The Japanese language has a small number of verb tenses, but in place of those are various combinations of words that can be tricky to understand and translate. In this article I’d like to go over the phrase 疲れにくくなる(tsukare nikuku naru) that combines three words to create one idea.
First I’d like to review the word 疲れる(tsukareru) which means “to become tired”. This differs from English because “tired” is generally an adjective, whereas in Japanese we would use different forms of this verb for different purposes. For example “疲れてる” (in the state of being tired) or “疲れた” (become tired).
It’s important to understand that 疲れる has the connotation of being physically exhausted (imagine you hauled heavy crates all day) as opposed to being sleepy, which is often expressed via the adjective 眠い (nemui).
Next we have the word にくい（sometimes written in kanji as 難い） which an I-adjective that is commonly used in the following pattern:
- (a verb in the pre-masu form) + にくい = difficult to do [verb]
For a simple example let’s use the verb やる, “to do”. We take the pre-masu form (やり) and add にくい to get やりにくい (yarinikui). This means something along the lines of “difficult to do” and this phrase itself can be considered an I-adjective.
Using this pattern we can see that 疲れにくい means “difficult to become tired”. But while you may intuitively understand what this means, it doesn’t sound very natural in English.
To finish this phrase we need one more grammar pattern that is used to combine words, which is as follows:
- (adverbial form of an I-adjective) + なる = to become [adjective]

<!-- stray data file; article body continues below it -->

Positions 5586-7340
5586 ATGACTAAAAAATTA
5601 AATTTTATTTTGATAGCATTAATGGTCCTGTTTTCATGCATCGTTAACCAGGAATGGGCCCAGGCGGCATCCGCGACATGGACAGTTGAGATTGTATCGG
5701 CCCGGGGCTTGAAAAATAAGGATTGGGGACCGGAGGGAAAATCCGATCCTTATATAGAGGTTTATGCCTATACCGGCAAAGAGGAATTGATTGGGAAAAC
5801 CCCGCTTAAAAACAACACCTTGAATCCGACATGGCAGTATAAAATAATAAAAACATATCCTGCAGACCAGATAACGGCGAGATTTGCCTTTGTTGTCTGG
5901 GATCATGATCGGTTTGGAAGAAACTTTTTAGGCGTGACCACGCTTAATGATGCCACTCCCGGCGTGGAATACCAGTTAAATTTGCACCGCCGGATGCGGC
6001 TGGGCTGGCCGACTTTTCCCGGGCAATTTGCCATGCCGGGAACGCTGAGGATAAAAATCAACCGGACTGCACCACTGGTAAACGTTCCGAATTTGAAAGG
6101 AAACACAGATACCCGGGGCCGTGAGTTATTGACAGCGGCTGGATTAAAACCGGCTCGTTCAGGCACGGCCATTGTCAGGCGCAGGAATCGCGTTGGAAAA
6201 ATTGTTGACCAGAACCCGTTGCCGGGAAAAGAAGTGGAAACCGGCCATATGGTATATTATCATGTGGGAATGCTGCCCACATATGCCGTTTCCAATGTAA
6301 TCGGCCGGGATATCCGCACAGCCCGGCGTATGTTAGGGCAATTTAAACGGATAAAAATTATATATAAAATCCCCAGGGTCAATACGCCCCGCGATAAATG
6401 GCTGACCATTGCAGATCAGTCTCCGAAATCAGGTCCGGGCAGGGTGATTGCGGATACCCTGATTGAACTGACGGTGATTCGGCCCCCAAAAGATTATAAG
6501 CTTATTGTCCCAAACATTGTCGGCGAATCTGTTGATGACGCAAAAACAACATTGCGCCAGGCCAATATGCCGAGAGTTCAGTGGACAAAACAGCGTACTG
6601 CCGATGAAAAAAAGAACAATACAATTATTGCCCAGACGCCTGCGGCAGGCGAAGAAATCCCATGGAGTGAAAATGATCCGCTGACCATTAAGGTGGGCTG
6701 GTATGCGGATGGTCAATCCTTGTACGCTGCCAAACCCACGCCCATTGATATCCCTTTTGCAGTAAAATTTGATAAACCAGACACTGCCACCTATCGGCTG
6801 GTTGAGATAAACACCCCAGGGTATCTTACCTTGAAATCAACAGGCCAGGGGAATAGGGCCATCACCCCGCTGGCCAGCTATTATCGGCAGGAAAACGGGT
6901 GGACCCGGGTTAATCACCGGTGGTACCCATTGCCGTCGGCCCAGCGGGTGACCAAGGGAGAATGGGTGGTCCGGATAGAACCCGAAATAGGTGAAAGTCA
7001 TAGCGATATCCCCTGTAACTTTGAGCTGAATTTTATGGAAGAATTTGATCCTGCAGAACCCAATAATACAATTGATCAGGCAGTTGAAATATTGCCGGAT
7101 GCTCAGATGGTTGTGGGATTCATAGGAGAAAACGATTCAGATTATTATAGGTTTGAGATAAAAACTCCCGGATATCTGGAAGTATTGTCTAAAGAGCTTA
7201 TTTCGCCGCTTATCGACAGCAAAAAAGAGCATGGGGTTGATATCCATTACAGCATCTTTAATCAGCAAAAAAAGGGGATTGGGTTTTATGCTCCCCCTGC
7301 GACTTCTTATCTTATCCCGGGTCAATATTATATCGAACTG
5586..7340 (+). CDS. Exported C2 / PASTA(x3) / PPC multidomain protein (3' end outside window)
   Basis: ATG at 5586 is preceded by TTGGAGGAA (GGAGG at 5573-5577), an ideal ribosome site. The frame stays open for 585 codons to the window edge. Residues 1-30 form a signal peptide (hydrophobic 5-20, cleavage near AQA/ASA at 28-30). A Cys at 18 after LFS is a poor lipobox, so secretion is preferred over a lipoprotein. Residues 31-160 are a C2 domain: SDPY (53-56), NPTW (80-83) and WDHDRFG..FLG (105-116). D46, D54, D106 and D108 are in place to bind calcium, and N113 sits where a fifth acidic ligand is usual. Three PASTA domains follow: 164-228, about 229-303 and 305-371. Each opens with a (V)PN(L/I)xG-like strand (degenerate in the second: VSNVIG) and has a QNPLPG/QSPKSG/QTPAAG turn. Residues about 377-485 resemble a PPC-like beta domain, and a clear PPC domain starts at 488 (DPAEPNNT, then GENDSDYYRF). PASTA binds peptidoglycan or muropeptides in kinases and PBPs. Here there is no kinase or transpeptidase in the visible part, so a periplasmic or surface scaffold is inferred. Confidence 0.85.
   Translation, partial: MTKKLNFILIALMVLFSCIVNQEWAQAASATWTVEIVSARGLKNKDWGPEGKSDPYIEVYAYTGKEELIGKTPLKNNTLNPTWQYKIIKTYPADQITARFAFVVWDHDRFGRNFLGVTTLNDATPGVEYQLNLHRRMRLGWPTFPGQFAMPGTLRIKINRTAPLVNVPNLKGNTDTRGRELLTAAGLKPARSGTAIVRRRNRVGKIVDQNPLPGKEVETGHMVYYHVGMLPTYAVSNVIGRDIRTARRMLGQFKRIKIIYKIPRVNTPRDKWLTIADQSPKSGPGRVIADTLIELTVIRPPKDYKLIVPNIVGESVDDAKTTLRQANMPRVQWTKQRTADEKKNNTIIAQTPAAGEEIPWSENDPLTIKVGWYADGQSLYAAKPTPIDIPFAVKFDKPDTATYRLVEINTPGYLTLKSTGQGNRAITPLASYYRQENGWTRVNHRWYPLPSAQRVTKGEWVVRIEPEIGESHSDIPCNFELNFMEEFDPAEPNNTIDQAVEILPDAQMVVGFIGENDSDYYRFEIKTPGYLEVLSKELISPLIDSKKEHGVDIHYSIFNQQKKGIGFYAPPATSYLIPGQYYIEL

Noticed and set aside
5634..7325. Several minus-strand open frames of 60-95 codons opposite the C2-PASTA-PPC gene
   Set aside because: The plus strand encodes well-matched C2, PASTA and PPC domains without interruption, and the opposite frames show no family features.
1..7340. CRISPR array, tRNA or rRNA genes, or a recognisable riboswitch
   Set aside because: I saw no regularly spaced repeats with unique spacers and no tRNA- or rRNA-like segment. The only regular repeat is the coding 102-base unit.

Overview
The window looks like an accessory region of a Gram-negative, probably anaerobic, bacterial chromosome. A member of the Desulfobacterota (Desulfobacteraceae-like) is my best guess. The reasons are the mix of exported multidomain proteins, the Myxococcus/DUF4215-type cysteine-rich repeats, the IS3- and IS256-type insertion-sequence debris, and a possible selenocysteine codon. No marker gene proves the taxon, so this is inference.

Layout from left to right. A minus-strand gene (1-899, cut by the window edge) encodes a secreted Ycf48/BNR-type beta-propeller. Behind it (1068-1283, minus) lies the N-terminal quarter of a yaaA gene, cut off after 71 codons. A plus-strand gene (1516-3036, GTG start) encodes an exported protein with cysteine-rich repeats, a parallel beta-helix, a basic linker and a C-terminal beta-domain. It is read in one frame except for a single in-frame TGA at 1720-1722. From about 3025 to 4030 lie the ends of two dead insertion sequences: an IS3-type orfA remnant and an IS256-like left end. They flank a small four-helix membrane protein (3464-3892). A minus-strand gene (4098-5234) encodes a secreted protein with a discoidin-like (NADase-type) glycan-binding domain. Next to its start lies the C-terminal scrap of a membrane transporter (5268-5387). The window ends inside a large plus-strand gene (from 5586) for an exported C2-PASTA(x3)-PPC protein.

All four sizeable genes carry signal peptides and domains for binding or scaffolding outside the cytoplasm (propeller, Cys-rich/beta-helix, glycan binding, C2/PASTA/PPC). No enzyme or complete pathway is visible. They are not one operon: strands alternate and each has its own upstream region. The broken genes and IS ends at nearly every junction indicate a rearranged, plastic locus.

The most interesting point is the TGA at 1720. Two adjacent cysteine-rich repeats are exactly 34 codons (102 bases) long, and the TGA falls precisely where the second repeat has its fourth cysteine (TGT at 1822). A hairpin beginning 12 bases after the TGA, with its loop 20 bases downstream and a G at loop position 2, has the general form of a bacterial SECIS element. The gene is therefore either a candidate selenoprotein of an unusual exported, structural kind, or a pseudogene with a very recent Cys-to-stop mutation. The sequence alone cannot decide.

A simple example of this would be:
- あつくなる (atsuku naru)
- It will become hot.
(Note: the adverbial form of any I-adjective is easily obtained by replacing the ending い with a く)
By the way, the reason this form is so important is that Japanese doesn’t have an explicit future tense (like “will” in English), so this pattern allows to emphasize something will become a certain state in the future as opposed to being that way now. The verb なる can be conjugated like any regular verb (あつくなった、あつくなっていた, etc.)
If we put together everything we end up with something like this:
- To become so that it is hard to get tired.
While you may have a vague understanding of what it means “to become so that it is hard to get tired”, it’s hard to get a complete understanding, especially if you are thinking in terms of English. Now let’s look at a longer example involving this phrase in order to get a better understanding:
- ちゃんと栄養をとってると、疲れにくくなる (chanto eiyou wo totte iru to, tsukare nikuku naru)
- If you are getting proper nutrition, it becomes hard to get tired.
After seeing this example, you probably have a better idea of what 疲れにくくなる means. The “hard to get tired” part in this context means that it may take a longer period of time to get tired, or maybe it will require more exercise before you get tired. One reason this sounds awkward in English is that when we say “hard to” it typically refers to something we actively try to do that is difficult (ex: “It is hard to get straight As”). Another way to think of 疲れにくい in English is “to not get tired easily”, but 疲れにくくなる then becomes “become so that you are not tired easily” which is still awkward-sounding.
So how can we translate this into English? It’s a little tricky to translate using natural wording, but here is one attempt that should also help you understand the meaning of original Japanese phrase:
- If you are getting proper nutrition, you’ll have more energy.
In order to express what is almost a double negative (“hard to get tired”) we use the idea of “energy” that yields a much more natural translation. I think you’ll agree that having more energy means you won’t get tired as quickly. Depending on the situation, you might be able to use other phrases such as “you’ll feel stronger” or “you’ll have much more endurance”, the latter more closely matching the original meaning.
Recently there was a situation regarding a phrase where a word was involved and I had to try to interpret it in English. As you can guess, I had some trouble explaining it succinctly in real-time. This goes to show that just because you understand something doesn’t mean you can easily explain it in another language.
(Note: photo of person lifting a weight taken from Pexels.com)